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Professor's book discusses communication of 9-11


BLACKSBURG, Va., Aug. 31, 2004 – Robert E. Denton Jr., professor in the department of communication in the College of Liberal Arts and Human Sciences at Virginia Tech, has edited a new book entitled Language, Symbols, and the Media - Communication in the Aftermath of the World Trade Center Attack (Transaction Publishers).

The terrorist attacks of Sept. 11, 2001, created a new political landscape and a new era of warfare. Language, Symbols, and the Media offers insights into the impact and influence of 9-11 upon cultural, social, and political life.

The 11-chapter book opens with a discussion on media language and visual symbolism in the immediate wake of the attacks. The next chapter considers the challenge to religious pluralism and analyzes the grounds for the immediate backlash against Islam. Several crucial historical and contemporary Supreme Court rulings relevant to the limitations of free speech in times of war and national crises are reviewed.

In a chapter authored by Wat Hopkins, another professor in Virginia Tech's department of communication, the consideration of First Amendment rights places the Patriot Act in historical context by comparing the legislation and its interpretation of it to other legislation passed in response to past American crises.

The immediate aftermath of the attacks witnessed many calls for an end to "the age of irony" and a return to "traditional values." Another chapter considers some oppositional responses and analyzes the impact of irony as a rhetorical device in American culture. The unifying role of sports in the post-9-11 healing process is examined as well as the reactions and responses of young adults to the event one year later. Public makeover of political careers, advertising, and tourism also are topics that are explored in this book.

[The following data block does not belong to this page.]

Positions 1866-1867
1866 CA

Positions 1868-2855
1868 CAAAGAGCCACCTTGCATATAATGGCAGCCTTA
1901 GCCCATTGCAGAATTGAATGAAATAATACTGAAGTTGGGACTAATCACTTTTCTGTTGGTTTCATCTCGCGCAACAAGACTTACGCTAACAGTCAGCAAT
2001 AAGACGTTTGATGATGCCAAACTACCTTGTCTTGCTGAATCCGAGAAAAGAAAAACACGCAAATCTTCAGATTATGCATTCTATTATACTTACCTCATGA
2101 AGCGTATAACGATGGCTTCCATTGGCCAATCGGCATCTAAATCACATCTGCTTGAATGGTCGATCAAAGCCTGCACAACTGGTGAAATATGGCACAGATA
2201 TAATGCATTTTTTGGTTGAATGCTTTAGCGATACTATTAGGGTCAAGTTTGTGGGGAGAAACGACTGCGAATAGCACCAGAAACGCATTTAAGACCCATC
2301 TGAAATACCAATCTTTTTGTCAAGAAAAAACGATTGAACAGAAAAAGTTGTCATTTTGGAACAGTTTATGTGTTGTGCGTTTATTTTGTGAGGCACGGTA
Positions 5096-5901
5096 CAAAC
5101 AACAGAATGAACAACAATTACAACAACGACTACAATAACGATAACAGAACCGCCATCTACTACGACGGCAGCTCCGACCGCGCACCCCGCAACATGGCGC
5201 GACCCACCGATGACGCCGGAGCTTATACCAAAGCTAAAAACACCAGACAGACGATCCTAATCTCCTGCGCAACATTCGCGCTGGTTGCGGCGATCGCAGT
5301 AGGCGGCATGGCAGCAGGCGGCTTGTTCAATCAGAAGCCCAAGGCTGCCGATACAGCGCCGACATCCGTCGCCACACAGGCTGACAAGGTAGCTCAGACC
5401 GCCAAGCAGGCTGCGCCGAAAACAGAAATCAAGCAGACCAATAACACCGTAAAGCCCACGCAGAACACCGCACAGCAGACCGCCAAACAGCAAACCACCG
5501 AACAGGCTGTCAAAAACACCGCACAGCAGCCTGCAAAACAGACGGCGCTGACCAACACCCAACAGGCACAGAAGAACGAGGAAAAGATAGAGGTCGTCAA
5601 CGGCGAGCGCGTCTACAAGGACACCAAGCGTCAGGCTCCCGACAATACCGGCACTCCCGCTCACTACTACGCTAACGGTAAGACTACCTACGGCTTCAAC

It concludes by examining several cases of media self-censorship and its implications for the policy-making process during times of crisis.

As historians work towards greater understanding of the event that triggered our "War on terror,' the role and function of language and communications will take on greater urgency. This volume will be of interest to cultural studies specialists, sociologists, journalists, political scientists, historians, as well as general readers.

Denton, a resident of Blacksburg, holds the W. Thomas Rice Chair of Leadership Studies in the Department of Communication at Virginia Tech and serves as the Director of the Rice Center for Leader Development. He is the author, co-author, and editor of 15 books on political communication and campaigns. Denton received both his bachelor's and master's degrees from Wake Forest and his Ph.D. from Purdue University.

The College of Liberal Arts and Human Sciences embraces the arts, humanities, social and human sciences, and education. The college nurtures intellect and spirit, enlightens decision-making, inspires positive change, and improves the quality of life for people of all ages. It is home to the departments of apparel, housing and resource management, communication, educational leadership and policy studies, English, foreign languages and literatures, history; human development, interdisciplinary studies, music, philosophy, political science, ROTC, science and technology in society, sociology, teaching and learning, and theatre arts.

Founded in 1872 as a land-grant college, Virginia Tech has grown to become among the largest universities in the Commonwealth of Virginia. Today, Virginia Tech's eight colleges are dedicated to putting knowledge to work through teaching, research, and outreach activities and to fulfilling its vision to be among the top research universities in the nation. At its 2,600-acre main campus located in Blacksburg and other campus centers in Northern Virginia, Southwest Virginia, Hampton Roads, Richmond, and Roanoke, Virginia Tech enrolls more than 28,000 full- and part-time undergraduate and graduate students from all 50 states and more than 100 countries in 180 academic degree programs.